DALLAS - For 100 SMU law students, Kenneth Robinson is a living case study in adverse possession.
He filed the first affidavit in Denton County to claim a house. People have been knocking on his door for legal advice ever since.
"I have no intention, be it now or before, to take something that belongs to someone else," Robinson said. "I am not a thief."
He said ownership of his house is in dispute. That's why his case is not the same as those in Tarrant County.
Robinson said some of them came to his house, but only half-listened to his story.
"This is not a process that a person should go through for financial gain without having a full understanding of what they're doing," he said.
Dallas County Judge Clay Jenkins listened to Robinson, and agrees there are acceptable cases of adverse possession.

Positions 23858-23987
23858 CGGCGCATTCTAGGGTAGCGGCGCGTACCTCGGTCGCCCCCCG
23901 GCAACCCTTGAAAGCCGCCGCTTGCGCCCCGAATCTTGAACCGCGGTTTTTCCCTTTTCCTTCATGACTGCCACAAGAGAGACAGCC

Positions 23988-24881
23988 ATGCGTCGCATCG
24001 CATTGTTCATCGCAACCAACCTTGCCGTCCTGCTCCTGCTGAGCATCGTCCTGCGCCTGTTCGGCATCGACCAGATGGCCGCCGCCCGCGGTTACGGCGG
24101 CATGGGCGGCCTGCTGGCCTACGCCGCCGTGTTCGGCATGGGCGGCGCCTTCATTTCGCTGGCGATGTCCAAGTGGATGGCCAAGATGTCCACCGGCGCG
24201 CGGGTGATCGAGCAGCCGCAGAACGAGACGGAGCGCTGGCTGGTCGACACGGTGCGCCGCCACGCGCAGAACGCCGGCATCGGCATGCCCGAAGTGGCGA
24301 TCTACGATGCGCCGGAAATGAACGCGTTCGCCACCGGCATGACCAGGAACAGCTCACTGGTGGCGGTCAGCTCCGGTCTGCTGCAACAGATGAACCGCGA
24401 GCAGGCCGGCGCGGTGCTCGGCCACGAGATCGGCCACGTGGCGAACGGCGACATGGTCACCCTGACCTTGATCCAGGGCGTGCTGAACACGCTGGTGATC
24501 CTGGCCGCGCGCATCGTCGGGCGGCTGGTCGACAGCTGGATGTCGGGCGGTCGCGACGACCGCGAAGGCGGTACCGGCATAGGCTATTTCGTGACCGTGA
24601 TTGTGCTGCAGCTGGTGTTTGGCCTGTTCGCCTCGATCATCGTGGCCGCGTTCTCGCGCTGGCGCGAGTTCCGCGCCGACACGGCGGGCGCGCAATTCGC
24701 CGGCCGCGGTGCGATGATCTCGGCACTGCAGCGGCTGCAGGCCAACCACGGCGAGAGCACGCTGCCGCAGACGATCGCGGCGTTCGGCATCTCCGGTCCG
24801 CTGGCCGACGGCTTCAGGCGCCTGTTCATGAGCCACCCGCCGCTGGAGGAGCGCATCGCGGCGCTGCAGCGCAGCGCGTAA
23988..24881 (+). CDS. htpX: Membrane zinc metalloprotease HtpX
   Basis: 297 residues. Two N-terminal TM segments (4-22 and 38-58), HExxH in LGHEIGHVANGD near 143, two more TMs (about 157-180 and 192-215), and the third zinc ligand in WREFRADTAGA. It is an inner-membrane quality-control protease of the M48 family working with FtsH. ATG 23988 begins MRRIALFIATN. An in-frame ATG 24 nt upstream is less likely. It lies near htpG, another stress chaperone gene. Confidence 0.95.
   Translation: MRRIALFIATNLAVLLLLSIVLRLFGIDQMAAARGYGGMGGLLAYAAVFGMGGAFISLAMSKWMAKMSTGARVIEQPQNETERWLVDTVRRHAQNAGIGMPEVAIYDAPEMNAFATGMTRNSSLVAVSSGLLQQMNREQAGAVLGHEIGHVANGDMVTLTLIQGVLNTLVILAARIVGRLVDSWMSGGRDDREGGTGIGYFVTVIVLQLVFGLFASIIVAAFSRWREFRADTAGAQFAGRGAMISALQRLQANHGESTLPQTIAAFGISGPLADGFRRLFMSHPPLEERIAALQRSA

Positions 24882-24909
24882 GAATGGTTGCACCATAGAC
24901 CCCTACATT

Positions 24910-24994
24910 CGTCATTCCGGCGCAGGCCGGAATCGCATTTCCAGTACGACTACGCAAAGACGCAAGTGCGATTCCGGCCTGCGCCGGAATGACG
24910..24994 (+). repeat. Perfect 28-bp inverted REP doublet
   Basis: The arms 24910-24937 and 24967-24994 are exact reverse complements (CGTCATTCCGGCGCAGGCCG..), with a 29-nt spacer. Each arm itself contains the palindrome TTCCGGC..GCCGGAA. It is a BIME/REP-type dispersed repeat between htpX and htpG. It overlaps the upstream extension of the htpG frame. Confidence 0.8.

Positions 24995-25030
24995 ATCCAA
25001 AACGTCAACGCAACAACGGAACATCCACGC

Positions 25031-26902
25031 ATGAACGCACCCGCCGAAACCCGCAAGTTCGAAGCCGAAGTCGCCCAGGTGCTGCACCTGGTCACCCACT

But he is joining three other counties to stop what he calls "traveling con artists."
"We will be on the lookout in Dallas County for people who run this scam," Jenkins said. "They better pick a different place."
Even first-year law students know the law is not black and white.
They question counties who could be endangering a Texas doctrine that has stood for a century.
"From what I can tell talking to legal experts, what Mr. Robinson did appears to be right," said SMU law student Tony Seagroves.
Robinson still lives in his Flower Mound house and said he is still looking for the title holder. If that person returns, he said he will use adverse possession to handle the situation through the law, not a loophole.